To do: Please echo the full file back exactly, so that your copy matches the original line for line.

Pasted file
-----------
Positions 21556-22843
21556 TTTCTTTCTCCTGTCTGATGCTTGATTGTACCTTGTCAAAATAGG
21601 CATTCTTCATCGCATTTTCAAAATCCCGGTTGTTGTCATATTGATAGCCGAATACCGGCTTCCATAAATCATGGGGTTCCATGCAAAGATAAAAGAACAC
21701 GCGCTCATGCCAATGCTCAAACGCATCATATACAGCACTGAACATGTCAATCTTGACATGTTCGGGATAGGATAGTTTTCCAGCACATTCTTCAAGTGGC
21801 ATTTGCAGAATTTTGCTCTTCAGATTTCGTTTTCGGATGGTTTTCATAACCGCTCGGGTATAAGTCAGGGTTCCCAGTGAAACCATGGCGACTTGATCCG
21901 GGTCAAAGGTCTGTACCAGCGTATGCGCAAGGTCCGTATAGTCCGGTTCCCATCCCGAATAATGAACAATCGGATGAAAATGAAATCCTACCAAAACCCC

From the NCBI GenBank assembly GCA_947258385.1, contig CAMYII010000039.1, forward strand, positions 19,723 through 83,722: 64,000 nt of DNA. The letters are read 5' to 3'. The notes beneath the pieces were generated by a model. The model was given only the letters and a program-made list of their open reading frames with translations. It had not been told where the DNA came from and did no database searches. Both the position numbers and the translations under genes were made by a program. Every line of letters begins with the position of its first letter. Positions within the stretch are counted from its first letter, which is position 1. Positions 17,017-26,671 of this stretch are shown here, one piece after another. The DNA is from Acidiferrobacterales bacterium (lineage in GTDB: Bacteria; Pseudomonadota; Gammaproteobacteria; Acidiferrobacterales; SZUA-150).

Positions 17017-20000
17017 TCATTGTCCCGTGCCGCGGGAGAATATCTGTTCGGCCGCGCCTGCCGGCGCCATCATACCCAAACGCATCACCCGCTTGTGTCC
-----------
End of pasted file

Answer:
Positions 21556-22843
21556 TTTCTTTCTCCTGTCTGATGCTTGATTGTACCTTGTCAAAATAGG
21601 CATTCTTCATCGCATTTTCAAAATCCCGGTTGTTGTCATATTGATAGCCGAATACCGGCTTCCATAAATCATGGGGTTCCATGCAAAGATAAAAGAACAC
21701 GCGCTCATGCCAATGCTCAAACGCATCATATACAGCACTGAACATGTCAATCTTGACATGTTCGGGATAGGATAGTTTTCCAGCACATTCTTCAAGTGGC
21801 ATTTGCAGAATTTTGCTCTTCAGATTTCGTTTTCGGATGGTTTTCATAACCGCTCGGGTATAAGTCAGGGTTCCCAGTGAAACCATGGCGACTTGATCCG
21901 GGTCAAAGGTCTGTACCAGCGTATGCGCAAGGTCCGTATAGTCCGGTTCCCATCCCGAATAATGAACAATCGGATGAAAATGAAATCCTACCAAAACCCC

From the NCBI GenBank assembly GCA_947258385.1, contig CAMYII010000039.1, forward strand, positions 19,723 through 83,722: 64,000 nt of DNA. The letters are read 5' to 3'. The notes beneath the pieces were generated by a model. The model was given only the letters and a program-made list of their open reading frames with translations. It had not been told where the DNA came from and did no database searches. Both the position numbers and the translations under genes were made by a program. Every line of letters begins with the position of its first letter. Positions within the stretch are counted from its first letter, which is position 1. Positions 17,017-26,671 of this stretch are shown here, one piece after another. The DNA is from Acidiferrobacterales bacterium (lineage in GTDB: Bacteria; Pseudomonadota; Gammaproteobacteria; Acidiferrobacterales; SZUA-150).

Positions 17017-20000
17017 TCATTGTCCCGTGCCGCGGGAGAATATCTGTTCGGCCGCGCCTGCCGGCGCCATCATACCCAAACGCATCACCCGCTTGTGTCC